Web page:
Covid France: Pressure mounts on hospitals; most patients unvaccinated
Hospitals across the country are seeing a rise in admissions and entries into intensive care units, with a marked shift to significantly younger patients compared to 2020
Patients going into hospital currently are on average younger than last year, and are mainly unvaccinated Pic: Pirke / Shutterstock
Pressure on hospitals in France is growing as cases of Covid-19 continue to rise. Figures show that patients entering intensive care are much younger than in previous waves, and most are not vaccinated.
The most recent figures from the health body Santé publique France (August 1) show that there were 3,531 new hospitalisations in the last seven days, and 746 new admissions to intensive care in the same time.
There are now more than 7,581 patients in hospital, including 312 new patients in the past 24 hours. This is up from 6,843 last Sunday (July 25).
There were 1,137 patients in intensive care yesterday, including 69 new admissions in 24 hours. Cases dropped below the 1,000 threshold on Thursday (July 29), before rising again slowly by Sunday.
There were 19,600 new cases recorded nationwide on Sunday, down from the 23,471 reported on Saturday, but up from the 16,167 reported last Sunday. The positivity rate of tests remains stable at 4.3%.
Majority of Covid hospital patients not vaccinated
Unvaccinated people represent 85% of hospital admissions according to a study by the research and statistics bureau la direction de la Recherche, des Études, de l'Évaluation et des Statistiques (DREES) published on July.
Hospital workers say this is borne out in their current patients.
One nurse at a hospital in Perpignan (Pyrénées-Orientales), told FranceInfo: “People hospitalised here are not vaccinated, and the average age under 60. Some of them are in their twenties.”
Professor Alain Mercat, head of intensive care at the Angers CHU, said that the most recent patient to be admitted there is “over 70 and not vaccinated”.
In Vendée and Loire-Atlantique (Pays de la Loire), most hospitalised patients are aged 40-65, and are often unvaccinated, immuno-compromised or obese.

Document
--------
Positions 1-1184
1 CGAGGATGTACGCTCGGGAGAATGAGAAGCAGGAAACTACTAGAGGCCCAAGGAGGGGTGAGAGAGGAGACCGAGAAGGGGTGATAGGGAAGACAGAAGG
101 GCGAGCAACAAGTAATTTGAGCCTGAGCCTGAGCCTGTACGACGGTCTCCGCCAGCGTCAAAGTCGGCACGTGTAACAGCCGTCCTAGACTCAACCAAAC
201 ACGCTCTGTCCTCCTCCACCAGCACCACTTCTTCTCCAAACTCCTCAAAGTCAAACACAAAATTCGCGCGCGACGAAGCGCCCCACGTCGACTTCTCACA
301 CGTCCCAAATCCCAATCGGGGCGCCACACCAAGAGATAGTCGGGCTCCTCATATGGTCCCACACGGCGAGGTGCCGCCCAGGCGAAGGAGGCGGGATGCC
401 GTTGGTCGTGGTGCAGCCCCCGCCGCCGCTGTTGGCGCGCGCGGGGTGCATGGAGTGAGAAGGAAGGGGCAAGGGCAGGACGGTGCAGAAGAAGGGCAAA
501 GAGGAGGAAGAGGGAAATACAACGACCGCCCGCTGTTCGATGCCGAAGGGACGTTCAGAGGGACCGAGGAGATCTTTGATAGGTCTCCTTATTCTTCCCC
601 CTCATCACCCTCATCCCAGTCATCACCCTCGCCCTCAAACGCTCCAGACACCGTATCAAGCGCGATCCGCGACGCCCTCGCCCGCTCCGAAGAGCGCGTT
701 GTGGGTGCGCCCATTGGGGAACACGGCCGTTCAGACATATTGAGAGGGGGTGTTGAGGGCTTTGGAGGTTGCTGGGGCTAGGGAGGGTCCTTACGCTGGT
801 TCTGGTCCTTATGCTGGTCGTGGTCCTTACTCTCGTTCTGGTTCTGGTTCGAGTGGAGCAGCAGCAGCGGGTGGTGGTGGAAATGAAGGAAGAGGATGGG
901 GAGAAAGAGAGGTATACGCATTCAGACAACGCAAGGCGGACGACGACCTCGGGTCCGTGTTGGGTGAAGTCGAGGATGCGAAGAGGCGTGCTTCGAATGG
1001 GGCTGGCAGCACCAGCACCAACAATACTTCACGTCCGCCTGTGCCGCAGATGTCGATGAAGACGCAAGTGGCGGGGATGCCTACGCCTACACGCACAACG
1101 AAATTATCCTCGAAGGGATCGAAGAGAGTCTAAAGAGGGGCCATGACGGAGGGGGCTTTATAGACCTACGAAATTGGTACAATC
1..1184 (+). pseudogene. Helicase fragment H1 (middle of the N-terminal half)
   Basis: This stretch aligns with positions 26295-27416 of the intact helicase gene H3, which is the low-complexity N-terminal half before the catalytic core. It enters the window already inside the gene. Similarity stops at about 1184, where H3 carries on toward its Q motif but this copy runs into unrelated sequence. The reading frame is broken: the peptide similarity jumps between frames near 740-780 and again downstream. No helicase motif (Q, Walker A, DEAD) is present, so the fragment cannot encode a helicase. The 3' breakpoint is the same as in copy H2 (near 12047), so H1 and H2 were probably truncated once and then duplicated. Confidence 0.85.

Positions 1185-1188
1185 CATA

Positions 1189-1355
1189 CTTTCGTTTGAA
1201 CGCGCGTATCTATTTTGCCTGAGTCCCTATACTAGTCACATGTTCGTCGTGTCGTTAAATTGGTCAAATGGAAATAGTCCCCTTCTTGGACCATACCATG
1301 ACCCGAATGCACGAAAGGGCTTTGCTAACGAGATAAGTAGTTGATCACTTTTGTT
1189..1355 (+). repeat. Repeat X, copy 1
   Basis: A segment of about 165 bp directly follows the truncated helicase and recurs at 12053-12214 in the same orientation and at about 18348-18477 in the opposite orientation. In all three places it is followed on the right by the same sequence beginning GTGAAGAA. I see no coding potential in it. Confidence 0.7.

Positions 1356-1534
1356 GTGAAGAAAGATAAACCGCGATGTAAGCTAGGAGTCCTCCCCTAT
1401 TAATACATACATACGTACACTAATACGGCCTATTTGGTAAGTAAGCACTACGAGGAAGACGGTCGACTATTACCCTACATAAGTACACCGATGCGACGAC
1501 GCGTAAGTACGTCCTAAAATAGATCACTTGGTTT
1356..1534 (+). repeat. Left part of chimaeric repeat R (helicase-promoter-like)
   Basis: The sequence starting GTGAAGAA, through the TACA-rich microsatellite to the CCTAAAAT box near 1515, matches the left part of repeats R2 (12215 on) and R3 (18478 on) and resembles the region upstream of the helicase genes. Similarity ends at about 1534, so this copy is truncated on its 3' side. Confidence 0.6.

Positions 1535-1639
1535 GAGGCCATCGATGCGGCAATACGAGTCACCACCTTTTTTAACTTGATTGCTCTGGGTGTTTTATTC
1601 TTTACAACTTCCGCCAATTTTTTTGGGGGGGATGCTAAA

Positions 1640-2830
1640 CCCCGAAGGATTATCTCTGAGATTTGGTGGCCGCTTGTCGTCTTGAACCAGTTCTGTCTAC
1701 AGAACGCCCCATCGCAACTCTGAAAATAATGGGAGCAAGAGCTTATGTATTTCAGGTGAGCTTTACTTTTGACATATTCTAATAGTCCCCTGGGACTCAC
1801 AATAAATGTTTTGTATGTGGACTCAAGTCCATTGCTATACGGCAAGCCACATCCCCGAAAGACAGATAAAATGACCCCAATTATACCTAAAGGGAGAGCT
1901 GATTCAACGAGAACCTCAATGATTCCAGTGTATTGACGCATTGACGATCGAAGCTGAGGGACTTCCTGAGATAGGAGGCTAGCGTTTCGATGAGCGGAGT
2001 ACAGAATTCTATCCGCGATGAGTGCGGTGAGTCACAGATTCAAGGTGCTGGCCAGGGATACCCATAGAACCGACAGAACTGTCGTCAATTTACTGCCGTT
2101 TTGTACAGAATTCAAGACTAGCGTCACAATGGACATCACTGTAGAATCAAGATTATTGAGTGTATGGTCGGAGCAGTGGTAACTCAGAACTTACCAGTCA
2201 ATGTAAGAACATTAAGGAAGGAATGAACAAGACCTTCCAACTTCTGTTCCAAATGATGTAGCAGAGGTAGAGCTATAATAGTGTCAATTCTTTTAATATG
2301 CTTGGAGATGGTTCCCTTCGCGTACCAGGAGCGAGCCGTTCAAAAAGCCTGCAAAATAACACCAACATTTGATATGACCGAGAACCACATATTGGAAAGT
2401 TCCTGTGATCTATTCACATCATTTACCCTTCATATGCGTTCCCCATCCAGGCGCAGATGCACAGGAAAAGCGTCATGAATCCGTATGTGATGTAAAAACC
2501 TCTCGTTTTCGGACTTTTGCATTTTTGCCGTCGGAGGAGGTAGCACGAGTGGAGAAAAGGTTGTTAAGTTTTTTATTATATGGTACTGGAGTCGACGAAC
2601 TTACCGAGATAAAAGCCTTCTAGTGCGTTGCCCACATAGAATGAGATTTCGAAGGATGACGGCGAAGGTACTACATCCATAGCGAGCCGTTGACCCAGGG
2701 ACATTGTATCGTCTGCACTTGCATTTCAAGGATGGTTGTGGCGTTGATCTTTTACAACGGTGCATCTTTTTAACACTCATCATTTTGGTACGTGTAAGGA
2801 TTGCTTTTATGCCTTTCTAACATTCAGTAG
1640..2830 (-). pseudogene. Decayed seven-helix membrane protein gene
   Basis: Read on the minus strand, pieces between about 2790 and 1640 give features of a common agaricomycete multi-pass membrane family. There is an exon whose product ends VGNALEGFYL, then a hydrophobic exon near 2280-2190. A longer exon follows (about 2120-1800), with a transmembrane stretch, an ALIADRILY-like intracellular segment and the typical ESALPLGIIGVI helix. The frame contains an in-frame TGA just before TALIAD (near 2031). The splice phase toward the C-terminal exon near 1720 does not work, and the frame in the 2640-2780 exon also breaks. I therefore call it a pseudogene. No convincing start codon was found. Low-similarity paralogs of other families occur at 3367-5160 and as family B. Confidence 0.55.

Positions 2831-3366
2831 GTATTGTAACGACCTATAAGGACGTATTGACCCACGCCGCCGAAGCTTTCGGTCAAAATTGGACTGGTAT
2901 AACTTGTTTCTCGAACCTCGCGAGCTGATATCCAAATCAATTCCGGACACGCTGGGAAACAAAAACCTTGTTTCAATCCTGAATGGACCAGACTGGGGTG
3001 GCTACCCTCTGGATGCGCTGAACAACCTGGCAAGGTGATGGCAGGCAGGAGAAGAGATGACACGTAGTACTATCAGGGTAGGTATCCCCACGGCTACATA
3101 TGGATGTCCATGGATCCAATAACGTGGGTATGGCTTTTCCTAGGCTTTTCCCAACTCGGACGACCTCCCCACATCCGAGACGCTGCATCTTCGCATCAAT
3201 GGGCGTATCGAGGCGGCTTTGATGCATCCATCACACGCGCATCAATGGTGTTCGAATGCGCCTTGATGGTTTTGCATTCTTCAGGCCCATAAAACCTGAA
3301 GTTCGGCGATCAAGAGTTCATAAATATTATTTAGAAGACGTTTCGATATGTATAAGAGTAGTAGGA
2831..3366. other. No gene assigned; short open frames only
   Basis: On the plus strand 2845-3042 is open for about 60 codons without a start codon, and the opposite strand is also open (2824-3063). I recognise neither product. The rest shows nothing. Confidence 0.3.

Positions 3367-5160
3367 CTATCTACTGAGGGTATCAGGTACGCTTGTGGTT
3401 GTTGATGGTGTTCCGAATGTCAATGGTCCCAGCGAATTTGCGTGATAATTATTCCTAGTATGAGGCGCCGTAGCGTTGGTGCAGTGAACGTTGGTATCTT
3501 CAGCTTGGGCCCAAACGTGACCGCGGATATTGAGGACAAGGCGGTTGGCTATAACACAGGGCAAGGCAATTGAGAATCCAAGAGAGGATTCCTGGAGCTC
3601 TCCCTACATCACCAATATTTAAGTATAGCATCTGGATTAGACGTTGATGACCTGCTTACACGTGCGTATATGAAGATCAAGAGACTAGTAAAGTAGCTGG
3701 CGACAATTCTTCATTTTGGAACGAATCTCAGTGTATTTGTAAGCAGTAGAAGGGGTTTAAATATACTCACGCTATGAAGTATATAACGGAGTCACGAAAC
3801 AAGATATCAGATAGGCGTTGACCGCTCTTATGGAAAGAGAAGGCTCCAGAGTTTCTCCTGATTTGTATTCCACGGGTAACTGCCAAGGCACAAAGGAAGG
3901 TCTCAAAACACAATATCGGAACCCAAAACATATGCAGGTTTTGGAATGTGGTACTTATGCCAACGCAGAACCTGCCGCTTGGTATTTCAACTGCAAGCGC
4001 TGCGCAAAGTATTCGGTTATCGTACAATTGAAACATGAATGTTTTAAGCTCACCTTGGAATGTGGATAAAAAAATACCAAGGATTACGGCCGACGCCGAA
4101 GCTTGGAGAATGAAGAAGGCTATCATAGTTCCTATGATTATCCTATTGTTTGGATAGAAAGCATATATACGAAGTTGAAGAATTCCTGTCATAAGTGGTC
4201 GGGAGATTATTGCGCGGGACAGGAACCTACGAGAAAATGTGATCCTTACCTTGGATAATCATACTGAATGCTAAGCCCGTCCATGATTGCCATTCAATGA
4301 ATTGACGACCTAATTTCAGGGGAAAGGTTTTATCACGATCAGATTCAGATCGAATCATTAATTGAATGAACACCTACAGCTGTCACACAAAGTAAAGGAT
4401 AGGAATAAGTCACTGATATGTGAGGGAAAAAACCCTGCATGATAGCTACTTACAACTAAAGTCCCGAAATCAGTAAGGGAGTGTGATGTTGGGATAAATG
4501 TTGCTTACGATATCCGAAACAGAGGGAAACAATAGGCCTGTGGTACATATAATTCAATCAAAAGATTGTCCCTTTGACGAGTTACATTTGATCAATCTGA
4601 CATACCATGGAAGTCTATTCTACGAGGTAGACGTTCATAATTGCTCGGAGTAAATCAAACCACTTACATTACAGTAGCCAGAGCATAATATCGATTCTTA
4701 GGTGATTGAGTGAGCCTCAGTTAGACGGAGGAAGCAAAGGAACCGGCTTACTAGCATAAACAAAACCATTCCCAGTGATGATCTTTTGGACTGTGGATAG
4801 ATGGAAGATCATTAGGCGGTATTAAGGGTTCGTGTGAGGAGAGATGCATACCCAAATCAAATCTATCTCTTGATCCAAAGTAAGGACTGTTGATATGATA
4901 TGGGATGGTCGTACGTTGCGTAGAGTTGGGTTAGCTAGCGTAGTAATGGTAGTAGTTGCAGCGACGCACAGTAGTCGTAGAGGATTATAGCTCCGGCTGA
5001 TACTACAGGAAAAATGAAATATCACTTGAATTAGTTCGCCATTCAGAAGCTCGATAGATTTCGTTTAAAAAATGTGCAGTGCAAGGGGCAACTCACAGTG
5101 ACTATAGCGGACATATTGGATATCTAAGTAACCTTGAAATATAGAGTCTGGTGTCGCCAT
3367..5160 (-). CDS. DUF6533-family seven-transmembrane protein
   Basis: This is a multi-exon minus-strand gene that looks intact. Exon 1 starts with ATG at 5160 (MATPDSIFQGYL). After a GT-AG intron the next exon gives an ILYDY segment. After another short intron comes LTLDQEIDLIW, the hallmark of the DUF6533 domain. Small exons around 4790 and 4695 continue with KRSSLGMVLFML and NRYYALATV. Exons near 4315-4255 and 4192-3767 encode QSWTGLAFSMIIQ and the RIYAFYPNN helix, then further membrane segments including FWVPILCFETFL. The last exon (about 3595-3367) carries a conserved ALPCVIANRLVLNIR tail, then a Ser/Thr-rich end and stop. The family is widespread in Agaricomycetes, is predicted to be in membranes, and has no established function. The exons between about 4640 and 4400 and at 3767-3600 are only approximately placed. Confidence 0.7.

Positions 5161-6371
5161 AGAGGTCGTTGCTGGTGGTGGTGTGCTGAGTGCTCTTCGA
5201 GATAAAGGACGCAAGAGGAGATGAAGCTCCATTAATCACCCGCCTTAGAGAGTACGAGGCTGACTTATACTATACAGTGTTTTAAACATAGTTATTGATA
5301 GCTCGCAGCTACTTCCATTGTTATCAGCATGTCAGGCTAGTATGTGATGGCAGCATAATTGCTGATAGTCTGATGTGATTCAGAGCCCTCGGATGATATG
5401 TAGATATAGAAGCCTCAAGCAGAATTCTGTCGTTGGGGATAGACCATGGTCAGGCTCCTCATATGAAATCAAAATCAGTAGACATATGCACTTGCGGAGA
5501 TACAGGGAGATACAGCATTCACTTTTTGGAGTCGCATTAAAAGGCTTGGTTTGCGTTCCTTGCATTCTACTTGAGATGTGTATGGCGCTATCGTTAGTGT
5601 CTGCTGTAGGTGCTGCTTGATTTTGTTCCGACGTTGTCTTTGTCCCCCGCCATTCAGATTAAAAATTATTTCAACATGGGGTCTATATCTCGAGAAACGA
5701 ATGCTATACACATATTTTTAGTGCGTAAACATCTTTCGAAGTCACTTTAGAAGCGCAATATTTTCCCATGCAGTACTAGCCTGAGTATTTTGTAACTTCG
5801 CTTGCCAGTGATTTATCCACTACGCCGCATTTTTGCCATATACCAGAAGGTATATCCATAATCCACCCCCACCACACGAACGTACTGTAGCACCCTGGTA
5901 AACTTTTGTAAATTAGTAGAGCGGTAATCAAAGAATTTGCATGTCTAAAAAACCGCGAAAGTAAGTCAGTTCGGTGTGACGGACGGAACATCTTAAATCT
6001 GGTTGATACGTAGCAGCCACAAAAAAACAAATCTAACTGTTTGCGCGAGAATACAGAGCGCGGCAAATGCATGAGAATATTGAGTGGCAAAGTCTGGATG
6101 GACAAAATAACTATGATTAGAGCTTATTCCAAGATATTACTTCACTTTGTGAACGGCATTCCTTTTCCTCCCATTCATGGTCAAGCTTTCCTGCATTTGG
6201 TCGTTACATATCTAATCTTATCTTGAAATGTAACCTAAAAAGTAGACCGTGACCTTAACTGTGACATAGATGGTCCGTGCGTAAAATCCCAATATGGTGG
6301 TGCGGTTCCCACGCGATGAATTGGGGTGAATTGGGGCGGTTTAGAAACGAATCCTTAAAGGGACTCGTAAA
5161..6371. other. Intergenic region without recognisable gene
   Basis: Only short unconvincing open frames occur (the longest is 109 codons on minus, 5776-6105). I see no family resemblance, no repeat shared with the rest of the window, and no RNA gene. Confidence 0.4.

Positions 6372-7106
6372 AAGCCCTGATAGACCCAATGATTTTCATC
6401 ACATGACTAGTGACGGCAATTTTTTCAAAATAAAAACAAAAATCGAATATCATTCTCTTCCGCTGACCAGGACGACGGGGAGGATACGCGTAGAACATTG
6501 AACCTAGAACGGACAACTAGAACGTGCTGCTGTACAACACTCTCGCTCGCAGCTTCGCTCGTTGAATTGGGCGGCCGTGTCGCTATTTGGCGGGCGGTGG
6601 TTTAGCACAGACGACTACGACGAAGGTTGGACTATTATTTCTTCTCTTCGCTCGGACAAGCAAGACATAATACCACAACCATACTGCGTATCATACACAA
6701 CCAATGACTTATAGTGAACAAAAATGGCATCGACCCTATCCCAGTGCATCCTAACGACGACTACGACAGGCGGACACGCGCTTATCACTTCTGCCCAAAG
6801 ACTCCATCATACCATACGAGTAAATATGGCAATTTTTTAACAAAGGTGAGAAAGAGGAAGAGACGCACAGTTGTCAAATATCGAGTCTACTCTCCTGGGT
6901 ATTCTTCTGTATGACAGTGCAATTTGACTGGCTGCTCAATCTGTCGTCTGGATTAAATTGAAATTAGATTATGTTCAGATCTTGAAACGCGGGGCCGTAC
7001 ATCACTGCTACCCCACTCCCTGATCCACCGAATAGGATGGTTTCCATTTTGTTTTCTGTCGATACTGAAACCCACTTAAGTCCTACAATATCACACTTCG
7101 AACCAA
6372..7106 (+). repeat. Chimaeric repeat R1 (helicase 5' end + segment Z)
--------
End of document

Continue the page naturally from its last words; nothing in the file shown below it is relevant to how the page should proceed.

The professor said: “There are some people who are vaccinated, for whom the immune response is less effective, such as for people who have had cancer. I hope that the fourth wave, which has started, will only be a small wave in intensive care units.”
At the Saint-Antoine hospital in Paris, the number of cases has “risen very quickly over the past few days”, said intensive care head Professor Bertrand Guidet.
He said: “The vast majority of new patients are not vaccinated. Or, they are people who respond badly to vaccination, such as people who are immuno-compromised, or people who have only had one injection so far.”
Professor Guidet has also noticed a significant drop in the patients’ age. He said: “Our youngest patient is 32, without any underlying conditions, and the oldest patients are under 70.”
He said that staff are exhausted and fear the onslaught of the fourth wave.
He said: “We never thought that we would have to call staff back from their holidays. They have given so much over the past few months, it’s impossible.”
One intensive care worker from Marseille, Véronique, told FranceInfo: “I’m at the end of my tether. I love my job, but I fear I won’t hold out much longer. After the bars and restaurants reopened, we had some calm weeks, and then we went back up to one or two Covid-19 admissions per week.”
She said that there is a marked difference now, compared to summer 2020. There are currently 13 Covid patients in her intensive care unit now, compared to just one at the same time last year.
The youngest of her patients is 21, obese, and unvaccinated. The oldest is 63. She explained that most patients in intensive care now are between 40-50; whereas last year the average age was 75.
She said: “We are appalled to see patients arriving who didn’t want to get vaccinated, or who preferred to wait. We are dreading this fourth wave.”
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